Thoughts: With the tragic passing of Robin Williams this week, I’ve seen a lot of people bringing up some of his more underappreciated film roles and thought I’d toss one out there as well. For every Mrs. Doubtfire Williams had a Bicentennial Man, for every Jumanji there was a What Dreams May Come, with each Dead Poets Society there was a Lee Daniels’ The Butler…the list goes on. 1992’s Toys is an oddball film to be sure that still doesn’t quite work for me but there’s something about the Oscar nominated design and the balanced performance of Williams that helps the movie click on more than a few occasions. I can’t imagine anyone else playing Williams’ zany role with quite the same amount of sensitivity – give this one a whirl and see how a good Williams can overcome a bad script.

Movie Review ~ Quartet

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The Facts:

Synopsis: At a home for retired musicians, the annual concert to celebrate Verdi’s birthday is disrupted by the arrival of Jean, an eternal diva and the former wife of one of the residents.

Stars: Maggie Smith, Billy Connolly, Michael Gambon, Pauline Collins, Tom Courtenay, Sheridan Smith

Director: Dustin Hoffman

Rated: PG-13

Running Length: 98 minutes

TMMM Score: (7/10)

Review:  I’ve said it before and I’ll say it again…the best kind of movies are the ones that sneak up on you and take you in a different direction than you originally thought.  Like Silver Linings Playbook, Quartet is a film that on the surface (and certainly in its preview) looks like it’s rather conventional but in reality it provides a wealth of entertainment for those that like to color outside of the lines.  It takes a slower pace than one might expect and occasionally wanders off topic but it all somehow works to end up a quite satisfying experience.

I tried to resist describing Quartet as a mash-up of Downton Abbey and Fame but fans of both should see where I’m coming from once Quartet has begun.  Though it takes place in the present, it sets its action at a stately retirement home for musicians in the English countryside.  The large estate looks like a scaled down version of the famous Downton Abbey location – the various rooms and grounds provide a great setting for the story to unfold in.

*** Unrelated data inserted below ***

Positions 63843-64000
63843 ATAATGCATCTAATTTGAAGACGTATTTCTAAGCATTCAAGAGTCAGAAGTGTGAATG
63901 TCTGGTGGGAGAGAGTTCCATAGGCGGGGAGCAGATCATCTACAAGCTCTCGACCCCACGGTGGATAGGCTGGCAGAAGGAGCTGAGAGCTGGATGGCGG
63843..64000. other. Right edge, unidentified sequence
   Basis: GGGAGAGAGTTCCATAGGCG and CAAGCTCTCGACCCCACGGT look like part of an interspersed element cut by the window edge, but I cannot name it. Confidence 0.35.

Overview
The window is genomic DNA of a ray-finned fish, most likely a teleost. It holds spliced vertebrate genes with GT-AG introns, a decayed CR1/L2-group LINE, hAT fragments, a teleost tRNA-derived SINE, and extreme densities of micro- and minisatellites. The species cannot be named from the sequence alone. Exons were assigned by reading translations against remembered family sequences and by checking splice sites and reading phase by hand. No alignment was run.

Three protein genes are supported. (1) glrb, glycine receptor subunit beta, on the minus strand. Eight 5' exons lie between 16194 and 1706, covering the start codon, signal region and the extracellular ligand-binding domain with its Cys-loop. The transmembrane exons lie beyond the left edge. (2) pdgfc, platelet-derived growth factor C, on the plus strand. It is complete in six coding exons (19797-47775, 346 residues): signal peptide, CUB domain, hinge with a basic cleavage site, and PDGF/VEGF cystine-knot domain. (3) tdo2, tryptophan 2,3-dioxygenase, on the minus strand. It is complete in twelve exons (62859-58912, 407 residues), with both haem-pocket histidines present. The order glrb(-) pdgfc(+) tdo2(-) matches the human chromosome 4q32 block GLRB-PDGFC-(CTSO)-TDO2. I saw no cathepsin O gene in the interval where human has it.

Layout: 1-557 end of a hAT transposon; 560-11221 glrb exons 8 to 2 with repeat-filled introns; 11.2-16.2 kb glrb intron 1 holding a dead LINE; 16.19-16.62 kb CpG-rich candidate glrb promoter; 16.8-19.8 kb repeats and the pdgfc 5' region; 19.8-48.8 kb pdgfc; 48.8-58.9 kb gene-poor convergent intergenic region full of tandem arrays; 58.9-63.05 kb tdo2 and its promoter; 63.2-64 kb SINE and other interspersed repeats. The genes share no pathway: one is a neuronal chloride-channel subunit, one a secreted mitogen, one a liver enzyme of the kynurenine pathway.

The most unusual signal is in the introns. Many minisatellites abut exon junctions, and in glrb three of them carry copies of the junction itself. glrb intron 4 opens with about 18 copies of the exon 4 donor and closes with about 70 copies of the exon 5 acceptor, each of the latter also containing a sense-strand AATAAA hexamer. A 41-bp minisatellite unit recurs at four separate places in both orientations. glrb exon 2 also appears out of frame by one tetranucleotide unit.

The previews for Quartet are a bit misleading – it’s not an outright comedy about the antics of seniors living out their days in a community of their previous peers and rivals.  It’s also not a pained examination of what the aging process is like and how it takes its toll on all of us.  Rather, it’s a film that shows respect to its actors, characters, and subject matter by portraying these people as realistically as possible.  Even the more outsized characters (like Gambon’s puffy blowhard) seem familiar and relatable.

It’s hard to believe that Hoffman has never taken a turn behind the camera before.  The Oscar winning actor has been a lauded member of the Hollywood community for years so it’s even more interesting that he would choose such a stately British piece (by Sir Ronald Harwood, adapting his own play) to start out with.  Hoffman lets the actors play their scenes without doing anything fancy…he just lets the camera roll and some nice magic occurs.

Smith, recently self-described in an interview as ‘spikey’, has been the go-to actress for British resiliency. In 2012 she turned in a typically acerbic performance in The Best Exotic Marigold Hotel and her reign as queen of Downton Abbey is undisputed.  She plays a similar character here but with a grace that proves once again why she’s one of the best actresses out there.  It’s a vulnerable and intimate performance that should have been recognized by the Academy Awards.

The other three members of the quartet are played equally as strong, especially Courtenay as Smith’s ex-husband.  Her arrival stirs emotions he had long since pushed aside and forces him to confront them all over again.  Connolly plays another rascal and Collins is appropriately dotty in her comedic relief role.  Other inhabitants of the home include real life retired performers that once graced the stages all over the world.  Stick around for the credits to see pictures of the large cast throughout the years – it’s a striking montage.

Add in some nice zingers that get lobbed and Smith’s utterance of a word she’s never said in film before and you have a real winner.  While it may be slower than most will have the patience for, I was immensely satiated by Quartet thanks to Hoffman’s gentle direction, Smith’s incredible performance, and superb supporting work from a talented cast.